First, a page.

It’s clear that for Dylan, a song isn’t finished with the written word, and that’s sometimes even true of the studio recording. He’s constantly working and reworking the words and music, whether it’s in the studio or in live performance after the song has been released. Just look at the recent approaches he took to his early songs on his most recent album, Shadow Kingdom.

Is it true that Dylan has never visited the Center?
Davidson: Bob Dylan has not visited the Bob Dylan Center, though he did visit the Woody Guthrie Center [next door] several years ago and seemed to enjoy his visit. He hasn’t played a concert in Tulsa since April 2022, and the Center opened in May, so who knows.

There is a lot of art, painting and sculpture that he’s produced. A few of the familiar things (e.g., album art) are in the book. But is this a separate archive altogether?

Fishel: Dylan’s work in the visual arts is maintained independent of the Center. However, Dylan created the ironworks portal to the entryway of the Center, and through generous donations the Center also has the Face Value painting series and a 1968 painting that was Dylan’s first—both currently on display.

What would you say is the ultimate value of having all this material in one place? Is it scholarship, nostalgia, fandom or a bit of all?
Callaway: The value and importance of having the vast majority of such a great artist’s body of work preserved and archived in one location is still rare and of inestimable value for this and future generations. The book is one expression of Andre Malraux’s idea that a book can be the virtual museum, the museum without walls.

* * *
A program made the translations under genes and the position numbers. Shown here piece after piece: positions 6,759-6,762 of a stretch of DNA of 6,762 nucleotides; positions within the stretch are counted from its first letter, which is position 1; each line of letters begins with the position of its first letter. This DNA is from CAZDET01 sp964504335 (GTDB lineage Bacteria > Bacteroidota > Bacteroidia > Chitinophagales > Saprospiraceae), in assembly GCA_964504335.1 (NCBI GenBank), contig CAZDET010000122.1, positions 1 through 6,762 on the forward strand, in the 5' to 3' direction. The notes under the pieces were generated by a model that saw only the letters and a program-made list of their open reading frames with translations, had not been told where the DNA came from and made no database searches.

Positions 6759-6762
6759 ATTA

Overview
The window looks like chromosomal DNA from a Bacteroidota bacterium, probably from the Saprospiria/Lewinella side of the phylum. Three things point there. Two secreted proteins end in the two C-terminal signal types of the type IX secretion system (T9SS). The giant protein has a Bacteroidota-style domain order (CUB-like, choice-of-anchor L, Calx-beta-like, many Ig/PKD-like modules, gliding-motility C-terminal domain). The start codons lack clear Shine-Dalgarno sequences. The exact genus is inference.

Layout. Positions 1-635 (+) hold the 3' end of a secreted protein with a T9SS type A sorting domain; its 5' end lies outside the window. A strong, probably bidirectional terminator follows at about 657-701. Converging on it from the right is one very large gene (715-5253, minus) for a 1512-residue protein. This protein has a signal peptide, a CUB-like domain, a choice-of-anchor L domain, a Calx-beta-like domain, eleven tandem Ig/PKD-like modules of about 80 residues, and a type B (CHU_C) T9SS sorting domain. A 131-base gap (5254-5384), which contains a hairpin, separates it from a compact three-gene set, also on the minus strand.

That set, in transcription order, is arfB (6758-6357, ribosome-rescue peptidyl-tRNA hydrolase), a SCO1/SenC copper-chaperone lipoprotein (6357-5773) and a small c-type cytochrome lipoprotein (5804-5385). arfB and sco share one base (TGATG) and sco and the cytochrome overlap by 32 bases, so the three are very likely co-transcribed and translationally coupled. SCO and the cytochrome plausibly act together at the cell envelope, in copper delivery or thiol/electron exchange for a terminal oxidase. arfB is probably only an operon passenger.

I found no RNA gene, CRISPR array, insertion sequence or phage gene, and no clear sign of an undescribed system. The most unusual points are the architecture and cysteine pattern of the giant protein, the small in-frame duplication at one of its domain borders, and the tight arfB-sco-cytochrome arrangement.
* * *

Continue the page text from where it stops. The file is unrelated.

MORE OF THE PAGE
Davidson: I think the answer differs based on who you are and where you are coming from in relation to Dylan and his music, but surely scholarship, nostalgia and fandom are three factors that come into play. Whatever the motivations for picking up the book, Parker and I hope that the way the story is presented furthers the mission of the Bob Dylan Center in using Dylan’s work to inspire creativity in us all.

Fishel: As an active artist, Dylan’s music continues to have a profound impact on our culture. Bringing together these elements in a book hopefully sheds new light on the extent of that influence, but there is one crucial limit to the printed page: You can’t hear the music, which Dylan told us in his Nobel Lecture, is the way he thinks of his own work. So that’s where I’d encourage everyone to visit the Bob Dylan Center in Tulsa, OK, where visitors can have a rich multimedia experience that is really complementary—and I’d say almost essential—for the full enjoyment of Mixing Up the Medicine.